Sarah Malone

My great uncle on the upstate side of the family ran rum from Canada during Prohibition in a speedboat he built himself. He often said I looked the way his wife did then, but in 1955, when he was teaching high school civics, their house burned—faulty wiring—and any photographs I've seen of my aunt were taken later, in the ranch house built with the insurance money. They show the woman I remember: steel-wool hair, cat-eye glasses, flowered housedresses. Nothing like me. She did not give up her chair for anyone and her crochet needles were deft and constant. Cloche hats, scarves and sweaters—in college I was warm with her gifts.

"No reason," she said, "that you can't look right."

My uncle reminded me of the importance of secret coves, even where you thought you'd need no cover. About Canadians, he had only good words.

"Humph," my aunt would say, and, "Just humph," when I asked what she meant.

She stared far past us. She did not sound unhappy.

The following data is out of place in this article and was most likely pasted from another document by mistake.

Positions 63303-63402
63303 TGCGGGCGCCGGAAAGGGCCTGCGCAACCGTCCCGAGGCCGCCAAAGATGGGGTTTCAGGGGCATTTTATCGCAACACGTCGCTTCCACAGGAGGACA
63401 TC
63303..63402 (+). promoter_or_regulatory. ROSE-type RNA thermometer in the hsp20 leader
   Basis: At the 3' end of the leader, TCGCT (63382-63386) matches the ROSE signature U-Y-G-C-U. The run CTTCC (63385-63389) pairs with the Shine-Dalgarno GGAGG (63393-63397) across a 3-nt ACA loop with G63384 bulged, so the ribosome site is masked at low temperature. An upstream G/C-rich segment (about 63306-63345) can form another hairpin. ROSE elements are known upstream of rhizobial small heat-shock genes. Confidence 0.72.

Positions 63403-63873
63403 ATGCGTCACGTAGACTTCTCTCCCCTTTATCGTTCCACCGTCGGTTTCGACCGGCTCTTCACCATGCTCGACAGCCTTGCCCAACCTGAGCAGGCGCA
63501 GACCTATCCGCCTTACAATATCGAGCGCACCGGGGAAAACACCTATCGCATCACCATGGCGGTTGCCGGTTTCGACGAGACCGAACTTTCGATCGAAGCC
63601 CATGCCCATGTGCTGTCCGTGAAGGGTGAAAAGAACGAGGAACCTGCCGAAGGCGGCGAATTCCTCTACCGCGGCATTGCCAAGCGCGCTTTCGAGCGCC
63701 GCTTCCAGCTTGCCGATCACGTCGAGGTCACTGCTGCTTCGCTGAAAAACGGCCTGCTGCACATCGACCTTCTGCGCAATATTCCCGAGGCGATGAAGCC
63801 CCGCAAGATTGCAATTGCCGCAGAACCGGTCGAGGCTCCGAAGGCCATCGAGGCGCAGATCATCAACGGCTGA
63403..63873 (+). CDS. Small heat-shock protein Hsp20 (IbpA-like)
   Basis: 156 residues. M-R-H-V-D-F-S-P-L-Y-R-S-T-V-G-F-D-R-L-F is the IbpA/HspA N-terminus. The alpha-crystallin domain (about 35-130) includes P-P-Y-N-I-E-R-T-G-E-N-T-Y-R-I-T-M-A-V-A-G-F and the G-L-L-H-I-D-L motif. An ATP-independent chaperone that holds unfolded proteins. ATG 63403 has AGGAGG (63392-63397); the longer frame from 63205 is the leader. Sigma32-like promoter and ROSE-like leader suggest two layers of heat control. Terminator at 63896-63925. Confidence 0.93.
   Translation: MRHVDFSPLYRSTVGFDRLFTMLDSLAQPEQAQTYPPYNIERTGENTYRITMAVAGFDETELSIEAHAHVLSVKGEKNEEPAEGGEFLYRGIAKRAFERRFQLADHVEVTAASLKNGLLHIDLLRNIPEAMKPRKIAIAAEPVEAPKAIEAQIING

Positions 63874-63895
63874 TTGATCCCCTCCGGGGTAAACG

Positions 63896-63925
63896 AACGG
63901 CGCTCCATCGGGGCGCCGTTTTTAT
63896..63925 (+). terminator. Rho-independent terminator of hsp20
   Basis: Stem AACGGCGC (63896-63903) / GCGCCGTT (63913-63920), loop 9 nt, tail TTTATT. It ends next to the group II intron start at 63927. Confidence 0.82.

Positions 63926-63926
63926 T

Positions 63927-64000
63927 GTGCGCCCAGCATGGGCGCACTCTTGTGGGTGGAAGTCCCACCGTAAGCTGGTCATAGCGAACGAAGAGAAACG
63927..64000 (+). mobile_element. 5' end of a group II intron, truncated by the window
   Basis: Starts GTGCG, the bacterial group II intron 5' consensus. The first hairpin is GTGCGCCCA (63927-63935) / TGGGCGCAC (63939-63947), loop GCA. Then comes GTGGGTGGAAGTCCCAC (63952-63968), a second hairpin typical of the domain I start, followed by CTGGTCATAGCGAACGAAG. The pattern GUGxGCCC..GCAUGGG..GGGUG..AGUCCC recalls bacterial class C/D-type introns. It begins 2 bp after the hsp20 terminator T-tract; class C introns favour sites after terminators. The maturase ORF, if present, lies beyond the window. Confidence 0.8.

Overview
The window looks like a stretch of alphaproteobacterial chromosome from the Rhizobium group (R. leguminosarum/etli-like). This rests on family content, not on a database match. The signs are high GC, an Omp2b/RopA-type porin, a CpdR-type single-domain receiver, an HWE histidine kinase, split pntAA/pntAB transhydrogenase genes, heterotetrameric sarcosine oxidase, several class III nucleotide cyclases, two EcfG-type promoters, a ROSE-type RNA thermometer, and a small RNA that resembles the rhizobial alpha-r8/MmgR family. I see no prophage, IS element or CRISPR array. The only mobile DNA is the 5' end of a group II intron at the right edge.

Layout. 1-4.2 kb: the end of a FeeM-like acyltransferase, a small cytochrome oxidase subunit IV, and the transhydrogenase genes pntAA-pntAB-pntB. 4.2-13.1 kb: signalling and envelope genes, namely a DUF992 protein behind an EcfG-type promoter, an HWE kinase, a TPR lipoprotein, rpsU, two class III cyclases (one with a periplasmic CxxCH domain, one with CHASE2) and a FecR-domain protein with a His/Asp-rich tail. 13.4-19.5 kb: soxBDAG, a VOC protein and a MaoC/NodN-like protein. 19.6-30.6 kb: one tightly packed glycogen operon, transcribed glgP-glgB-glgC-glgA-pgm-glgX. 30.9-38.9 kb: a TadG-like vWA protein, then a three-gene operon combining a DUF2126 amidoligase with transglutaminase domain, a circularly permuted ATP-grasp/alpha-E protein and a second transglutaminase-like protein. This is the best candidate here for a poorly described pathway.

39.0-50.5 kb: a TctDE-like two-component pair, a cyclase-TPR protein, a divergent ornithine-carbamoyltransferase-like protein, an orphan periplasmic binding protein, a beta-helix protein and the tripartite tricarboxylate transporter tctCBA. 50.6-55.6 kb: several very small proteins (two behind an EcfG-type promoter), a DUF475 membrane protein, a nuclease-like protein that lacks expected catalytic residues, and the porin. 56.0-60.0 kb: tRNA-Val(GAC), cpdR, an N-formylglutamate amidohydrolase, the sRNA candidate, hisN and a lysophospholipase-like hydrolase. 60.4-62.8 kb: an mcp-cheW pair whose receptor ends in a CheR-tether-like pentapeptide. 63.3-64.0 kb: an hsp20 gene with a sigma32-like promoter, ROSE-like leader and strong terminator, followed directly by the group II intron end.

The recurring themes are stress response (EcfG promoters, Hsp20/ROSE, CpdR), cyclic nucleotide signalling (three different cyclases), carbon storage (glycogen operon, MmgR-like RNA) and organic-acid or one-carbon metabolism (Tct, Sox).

I see now what my uncle saw in me: the young woman doing her face after her chores while he caught the morning tide. She sasses back at her proud, reflected lips: "Flapper!" She wraps a towel into a turban. She reads The Saturday Evening Post, and the new-fangled electric lamps shine on catalogues that will deliver dresses hemmed above the knee and hats down to the eyebrows, from Manhattan to your door.

Sarah Malone's fiction has recently appeared in Open City and Matchbook. She's an MFA candidate at U Mass Amherst.

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Detail of photo on main page courtesy of Beardy Git.

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